Youthful Anger Means Early Heart Disease

Anger in the Workplace:
Youthful Anger Means Early Heart Disease

The young and the angry could wind up older and more prone to coronary heart disease (CHD). A Johns Hopkins Medical School study, 48 years in the making, confirms that young men who reacted to stress with anger were three times more likely to suffer from CHD before the age of 55 than their peers who said they let stressful situations roll off their backs.

Anger is no less deadly for women, according to the American Heart Association (AHA)A recent North Carolina study published in the journal Circulation looked at 256 men and women who have had heart attacks and showed that those prone to anger were also three times more likely to have a heart attack than those least prone to anger. The North Carolina researchers say the findings were true for individuals with normal blood pressure levels. Anger could lead to heart attacks, particularly among middle-aged men and women with normal blood pressure, the researchers said.Previous studies had suggested a correlation between anger and cardiovascular events, according to Patricia Chang, M.D., a cardiology fellow at Johns Hopkins University School of Medicine in Baltimore.

New studies focused on youth

"One study suggested that there was a higher incidence of anger remembered by heart attack victims a few hours prior to their heart attack. But studies that looked at anger in young people and the early onset of cardiovascular disease had not really been done.

"Chang used information developed during the Johns Hopkins Precursors study, first started in 1948, to see if there was a relationship between youthful anger and premature heart disease. "The study was started using questionnaires given out to each member of the graduating medical school classes [at Johns Hopkins Medical School] from 1948 to 1964," Chang notes. The study had a 90 percent average response rate. "The study continues in that we are following all these graduates with at least an annual health status questionnaire," Chang says.

One of the questions on the original questionnaire asked, "Whenever you find yourself in situations of undue pressure or stress, how do you react?" The young students then could check off any of 27 items. Those who checked "expressed or concealed anger, irritability and griping" in response to stressful simulations were deemed to have high levels of anger.

"What we found was that in our group of roughly 1,000 men, those who said when they were younger that they responded to stress with high levels of anger were five to six times more likely to develop heart attacks before the age of 55," Chang says. "And those who reported high levels of anger were up to three times more likely for other premature manifestations of coronary vascular disease, such as angina, hardening of the arteries, higher blood pressure, congestive heart failure and sudden death from heart disease.

"In another study, researchers found that people who scored high on a 10-item anger scale were more likely to be men and more likely to be smokers and drinkers. Those findings emerged from analyzing data from nearly 13,000 people who were followed for as long as six years as part of the Atherosclerosis Risk in Communities study.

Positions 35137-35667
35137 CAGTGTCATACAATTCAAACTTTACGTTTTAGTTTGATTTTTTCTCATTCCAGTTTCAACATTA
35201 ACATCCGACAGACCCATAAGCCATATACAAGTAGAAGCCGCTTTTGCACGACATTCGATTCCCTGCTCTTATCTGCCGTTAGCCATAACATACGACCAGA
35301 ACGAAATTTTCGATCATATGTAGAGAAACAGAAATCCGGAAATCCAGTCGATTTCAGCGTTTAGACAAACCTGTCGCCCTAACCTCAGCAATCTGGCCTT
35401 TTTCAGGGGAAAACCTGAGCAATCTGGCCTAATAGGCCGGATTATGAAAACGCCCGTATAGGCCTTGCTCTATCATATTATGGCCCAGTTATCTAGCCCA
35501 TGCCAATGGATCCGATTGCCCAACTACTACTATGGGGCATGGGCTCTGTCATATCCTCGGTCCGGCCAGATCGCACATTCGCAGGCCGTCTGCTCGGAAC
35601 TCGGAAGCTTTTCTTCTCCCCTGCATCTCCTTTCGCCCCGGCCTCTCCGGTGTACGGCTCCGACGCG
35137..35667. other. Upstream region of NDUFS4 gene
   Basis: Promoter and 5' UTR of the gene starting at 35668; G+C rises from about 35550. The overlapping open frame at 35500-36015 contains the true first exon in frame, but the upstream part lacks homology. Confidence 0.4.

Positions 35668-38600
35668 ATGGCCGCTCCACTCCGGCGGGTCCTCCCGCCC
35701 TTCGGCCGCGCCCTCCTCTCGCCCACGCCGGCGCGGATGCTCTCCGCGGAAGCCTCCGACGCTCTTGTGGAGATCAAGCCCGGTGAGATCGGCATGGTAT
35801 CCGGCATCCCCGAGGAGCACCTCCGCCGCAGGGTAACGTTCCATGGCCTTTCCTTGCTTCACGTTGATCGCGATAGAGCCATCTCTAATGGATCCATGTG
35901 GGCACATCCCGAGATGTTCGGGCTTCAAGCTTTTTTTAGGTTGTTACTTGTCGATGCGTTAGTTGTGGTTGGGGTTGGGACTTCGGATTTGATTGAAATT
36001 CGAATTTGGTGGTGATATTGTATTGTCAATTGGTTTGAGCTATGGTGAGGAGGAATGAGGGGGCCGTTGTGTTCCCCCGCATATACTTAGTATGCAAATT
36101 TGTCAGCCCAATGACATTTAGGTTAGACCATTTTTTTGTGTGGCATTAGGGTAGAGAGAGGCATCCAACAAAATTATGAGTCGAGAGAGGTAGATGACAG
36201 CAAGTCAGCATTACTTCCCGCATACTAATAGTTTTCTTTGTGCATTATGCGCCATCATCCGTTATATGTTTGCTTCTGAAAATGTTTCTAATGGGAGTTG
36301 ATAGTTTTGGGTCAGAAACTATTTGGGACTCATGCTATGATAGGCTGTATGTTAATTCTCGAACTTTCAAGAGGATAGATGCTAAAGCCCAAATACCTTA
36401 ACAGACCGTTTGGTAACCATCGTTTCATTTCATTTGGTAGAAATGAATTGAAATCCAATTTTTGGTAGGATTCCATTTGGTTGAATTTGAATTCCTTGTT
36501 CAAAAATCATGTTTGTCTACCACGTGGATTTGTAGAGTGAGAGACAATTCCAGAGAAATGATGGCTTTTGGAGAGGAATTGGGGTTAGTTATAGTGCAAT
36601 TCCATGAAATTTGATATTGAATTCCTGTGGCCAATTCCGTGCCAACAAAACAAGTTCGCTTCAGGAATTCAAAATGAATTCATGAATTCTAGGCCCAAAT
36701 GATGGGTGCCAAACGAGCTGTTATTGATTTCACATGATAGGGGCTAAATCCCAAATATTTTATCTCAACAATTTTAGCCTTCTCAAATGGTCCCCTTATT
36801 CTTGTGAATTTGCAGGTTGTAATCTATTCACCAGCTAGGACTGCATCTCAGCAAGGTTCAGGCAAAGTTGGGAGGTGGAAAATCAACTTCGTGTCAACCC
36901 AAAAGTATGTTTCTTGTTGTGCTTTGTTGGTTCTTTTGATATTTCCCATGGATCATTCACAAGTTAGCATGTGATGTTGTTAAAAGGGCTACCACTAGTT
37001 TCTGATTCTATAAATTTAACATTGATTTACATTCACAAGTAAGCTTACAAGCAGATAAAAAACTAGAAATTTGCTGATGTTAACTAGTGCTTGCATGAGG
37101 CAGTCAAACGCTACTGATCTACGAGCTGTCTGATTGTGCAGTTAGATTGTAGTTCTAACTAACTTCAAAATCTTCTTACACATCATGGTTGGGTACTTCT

What does anger do to your body?

Anger has serious physiological effects on the body, Chang says.

"Anger has been shown to narrow already diseased blood vessels," she says. "We know anger increases blood pressure as well as heart beat rates and adrenaline levels. In addition, anger may also cause platelets, which are the blood cells that form clots, to get sticky and clump, which of course can cause a blockage and a heart attack.

"Research results speak a lot to the fact that early behavioral effects, even if modified over time, can put you at risk for disease later in life, Chang says.

How to stay cool

So if you're an angry young man or woman, is there anything you can do?

"Well, you need to be aware of your response to stress, first," Chang advises. "And if you find your reaction to stress to include a high level of anger, coupled with complaining and irritability, then you need to learn how to calm down, how to get cool."

"(You) could look at behavioral modification for instance, such as anger management or stress reduction," she says. "What we do know is that studies show that if you learn to manage your anger after a heart attack, you are at lower risk for another one. What we don't know yet is if you manage your anger when you're young, whether it's clear whether that will prevent you from having coronary vascular disease.

"The American Heart Association suggests these tips to reduce stress:

  • Talk with people you know, and love or trust about how you react to stressful situations.
  • Take a break. Give yourself 15 to 20 minutes a day to sit quietly, breathe deeply, and think peaceful thoughts.
  • You can't solve everything. First things first. Learn to accept that you can't control everything.
  • Count to 10 before answering or responding when you feel angry.
  • Don't use smoking, drinking, overeating, drugs or caffeine to cope with stress.
  • Look for the good instead of the bad.
  • Exercise regularly.
  • Think ahead about what may upset you, and try to avoid it. Plan productive solutions to problems. For example, talk with your neighbor if the dog next door bothers you and set clear limits on how much you'll do for family members.
  • Learn to say no. Don't promise too much. Give yourself enough time to get things done.
  • Join a support group.
  • Seek out a mental health professional or counselor if you can't cope on your own.

Neil Sherman

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